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Programming 1 - A Console Window

Started by GWS, April 27, 2010, 02:17:52 PM

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GWS

April 27, 2010, 02:17:52 PM Last Edit: April 29, 2010, 10:57:21 AM by GWS
Programming 1.

Getting Started

This guide aims to get you started programming in Creative Basic.  It will deal mainly with programming principles, but will examine features of CBasic as required.  Full details are easily found in the Creative Basic User's guide in the Help pages.

Why use this language? It's down to preference really, but having tried pretty well all languages out there, I always come back to this one. Besides which, it's absolutely free. It has been well tested over a period of 10 years - it's simple and a pleasure to use.  If you learn the principles of coding in this language, those principles will stand you in good stead if you choose to use some other language.

To save you typing lots of code, most of the examples we use can be selected, and copied and pasted from this text.

We are working with the Windows system, so the first thing we need is to create an open window in which to test our early example programs.

Skeleton Console Window

Start CBasic and open a new program using the â€ËÅ"File - New - source file’ menu.
You now have a blank editor window. Type in the following instructions:

________________________
openconsole



do:until inkey$<>""
closeconsole
end

________________________

Click on the green Run button, or use the â€ËÅ"Build â€ââ,¬Å" Run’ menu, to start the program.

This small program has created a working window known as a â€ËÅ"console window’.

This type of window has limited graphical ability, but it will be adequate for us to test a number of programming commands.

To close the window, simply press any key.

What do the program instructions mean?

The â€ËÅ"open’ and â€ËÅ"close’ console commands are obvious. The first opens the window, and the second closes it again. The command just before â€ËÅ"closeconsole’, will be examined later.  For now, note that it waits for any key on the keyboard to be pressed, closes the window, and ends the program.

The â€ËÅ"End’ command is present in all programs as the last instruction. It closes all open windows and files, and terminates the program.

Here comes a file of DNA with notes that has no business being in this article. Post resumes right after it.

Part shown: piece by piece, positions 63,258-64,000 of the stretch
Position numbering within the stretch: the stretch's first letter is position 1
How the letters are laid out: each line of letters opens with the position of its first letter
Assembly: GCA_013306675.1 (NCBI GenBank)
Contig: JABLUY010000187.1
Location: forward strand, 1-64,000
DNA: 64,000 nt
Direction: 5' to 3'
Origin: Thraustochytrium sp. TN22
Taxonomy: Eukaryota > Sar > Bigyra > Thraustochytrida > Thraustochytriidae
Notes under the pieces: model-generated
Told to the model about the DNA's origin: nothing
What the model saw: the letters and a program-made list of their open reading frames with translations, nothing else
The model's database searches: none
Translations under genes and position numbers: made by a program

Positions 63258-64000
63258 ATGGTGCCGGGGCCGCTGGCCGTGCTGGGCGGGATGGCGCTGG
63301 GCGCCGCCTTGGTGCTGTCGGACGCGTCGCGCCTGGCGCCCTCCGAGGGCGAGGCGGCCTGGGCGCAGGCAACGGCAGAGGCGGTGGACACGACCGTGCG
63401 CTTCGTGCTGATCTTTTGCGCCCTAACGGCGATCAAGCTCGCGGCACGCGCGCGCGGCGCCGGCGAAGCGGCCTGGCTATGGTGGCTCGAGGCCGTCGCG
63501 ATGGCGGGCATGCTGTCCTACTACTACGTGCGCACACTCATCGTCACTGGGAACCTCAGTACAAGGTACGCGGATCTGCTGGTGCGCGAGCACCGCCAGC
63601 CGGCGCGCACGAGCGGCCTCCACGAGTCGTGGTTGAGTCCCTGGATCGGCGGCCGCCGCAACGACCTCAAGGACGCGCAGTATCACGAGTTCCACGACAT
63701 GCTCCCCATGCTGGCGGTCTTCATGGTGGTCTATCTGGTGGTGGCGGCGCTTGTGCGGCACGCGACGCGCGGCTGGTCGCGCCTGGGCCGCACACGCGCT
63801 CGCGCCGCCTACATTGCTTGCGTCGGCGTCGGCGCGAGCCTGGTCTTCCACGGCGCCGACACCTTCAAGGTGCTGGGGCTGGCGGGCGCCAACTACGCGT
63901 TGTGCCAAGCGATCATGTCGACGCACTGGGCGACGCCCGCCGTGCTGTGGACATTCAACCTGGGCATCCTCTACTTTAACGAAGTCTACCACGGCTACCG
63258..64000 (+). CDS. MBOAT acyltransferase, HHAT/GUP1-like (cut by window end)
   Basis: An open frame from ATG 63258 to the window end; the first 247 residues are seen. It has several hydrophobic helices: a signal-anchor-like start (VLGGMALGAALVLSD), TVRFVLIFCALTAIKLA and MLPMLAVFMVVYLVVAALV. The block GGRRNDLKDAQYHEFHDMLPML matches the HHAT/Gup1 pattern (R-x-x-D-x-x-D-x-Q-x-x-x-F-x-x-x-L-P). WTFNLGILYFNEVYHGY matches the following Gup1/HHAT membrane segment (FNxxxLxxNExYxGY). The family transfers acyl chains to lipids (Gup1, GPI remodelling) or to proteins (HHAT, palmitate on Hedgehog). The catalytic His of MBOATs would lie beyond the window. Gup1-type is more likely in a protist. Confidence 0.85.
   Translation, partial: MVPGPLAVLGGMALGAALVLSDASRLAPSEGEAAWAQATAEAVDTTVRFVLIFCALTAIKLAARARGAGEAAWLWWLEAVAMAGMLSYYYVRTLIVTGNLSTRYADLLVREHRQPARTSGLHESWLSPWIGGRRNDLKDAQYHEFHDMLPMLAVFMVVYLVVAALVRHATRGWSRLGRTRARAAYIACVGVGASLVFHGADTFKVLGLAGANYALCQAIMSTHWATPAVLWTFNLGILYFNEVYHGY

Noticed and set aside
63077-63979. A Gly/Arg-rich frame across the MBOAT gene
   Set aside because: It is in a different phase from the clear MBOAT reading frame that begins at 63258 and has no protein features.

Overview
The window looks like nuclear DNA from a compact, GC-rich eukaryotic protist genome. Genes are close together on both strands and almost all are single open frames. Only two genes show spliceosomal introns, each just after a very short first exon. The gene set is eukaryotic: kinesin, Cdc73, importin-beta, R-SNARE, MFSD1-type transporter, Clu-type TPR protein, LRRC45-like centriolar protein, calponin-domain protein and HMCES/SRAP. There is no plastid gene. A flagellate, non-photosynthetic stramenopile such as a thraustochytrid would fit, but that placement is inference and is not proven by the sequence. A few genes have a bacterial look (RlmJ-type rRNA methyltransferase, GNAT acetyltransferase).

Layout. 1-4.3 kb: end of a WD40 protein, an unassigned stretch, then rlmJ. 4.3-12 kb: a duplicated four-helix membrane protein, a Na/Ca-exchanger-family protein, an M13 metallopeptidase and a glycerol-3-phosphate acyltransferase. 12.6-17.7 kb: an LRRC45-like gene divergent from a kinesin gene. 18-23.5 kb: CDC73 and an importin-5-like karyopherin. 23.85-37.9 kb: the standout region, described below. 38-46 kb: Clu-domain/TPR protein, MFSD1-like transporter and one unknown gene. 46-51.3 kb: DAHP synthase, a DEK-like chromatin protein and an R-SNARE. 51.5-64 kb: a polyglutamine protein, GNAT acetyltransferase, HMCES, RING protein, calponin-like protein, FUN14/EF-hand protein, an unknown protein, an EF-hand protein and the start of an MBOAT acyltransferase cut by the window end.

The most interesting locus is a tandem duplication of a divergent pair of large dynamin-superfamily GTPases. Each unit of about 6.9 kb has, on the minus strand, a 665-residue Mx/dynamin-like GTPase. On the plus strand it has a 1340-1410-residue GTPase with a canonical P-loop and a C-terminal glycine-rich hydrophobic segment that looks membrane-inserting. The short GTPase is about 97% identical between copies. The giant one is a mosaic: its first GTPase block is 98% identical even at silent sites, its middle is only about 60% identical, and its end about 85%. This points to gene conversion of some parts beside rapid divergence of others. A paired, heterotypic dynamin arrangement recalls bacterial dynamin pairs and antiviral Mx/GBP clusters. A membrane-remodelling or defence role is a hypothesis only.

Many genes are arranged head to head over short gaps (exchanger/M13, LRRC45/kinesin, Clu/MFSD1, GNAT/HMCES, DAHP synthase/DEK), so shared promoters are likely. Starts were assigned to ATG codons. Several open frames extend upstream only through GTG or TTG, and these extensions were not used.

Save the program in a working directory somewhere, using the â€ËÅ"File â€ââ,¬Å" Save As’ menu.  Give it a name such as â€ËÅ"cbcons.cba’, so that you can load it again whenever you wish to open a skeleton console window program.

We will be using the skeleton program to test a number of programming examples.

In the test programs, we will be inserting test statements in the blank lines between the â€ËÅ"openconsole’ statement and the closing three statements.

Notice that in the CBasic editor window, most of the commands are coloured blue. This is known as syntax colouring.

Every statement that is a built-in component of CBasic is highlighted in blue. Comments are coloured green, and some other keywords are coloured red.  These colors can be changed using the â€ËÅ"File â€ââ,¬Å" Editor Options’ menu.

You have written your first program, but at the moment it does nothing. So let’s get it to do something useful.

Click on one of the blank lines following the â€ËÅ"openconsole’ command and type the following instruction:

Print "My name is John Smith"


Click on the green Run button, and Hey Presto, we have something useful.

We have used the â€ËÅ"print’ command to direct text to the screen. As you see, the required text is enclosed in quotes.

Now try this small change:


Print "My name is "
Print "John Smith"



Run the program again, and you will see the text is now on two lines.

Finally, try this:


Print "My name is "
Print
Print "John Smith"



Easy isn't it. If you wish, you could save the test program, using the â€ËÅ"File - Save As’ menu, and give it a new name, so that it doesn't overwrite your original console skeleton program â€ËÅ"cbcons.cba’.

I would suggest that you use a separate directory called â€ËÅ"CBWork â€ËÅ" or similar, in which to save your test programs.

Try to keep a separate directory for each of your projects.

End of Programming 1
_____________________________________________________________


OK, there's a first bit.  Not a lot, but it's a start ..  

The idea now would be to seek any questions from anyone starting out in programming - such that replies would be available from myself, or anyone else who wished to jump in ..  

Anyone new to this site or to programming, don't be shy - just get posting and open up a conversation.  Even the simplest questions are useful to help others who might get stuck over the same points ..  
Tomorrow may be too late ..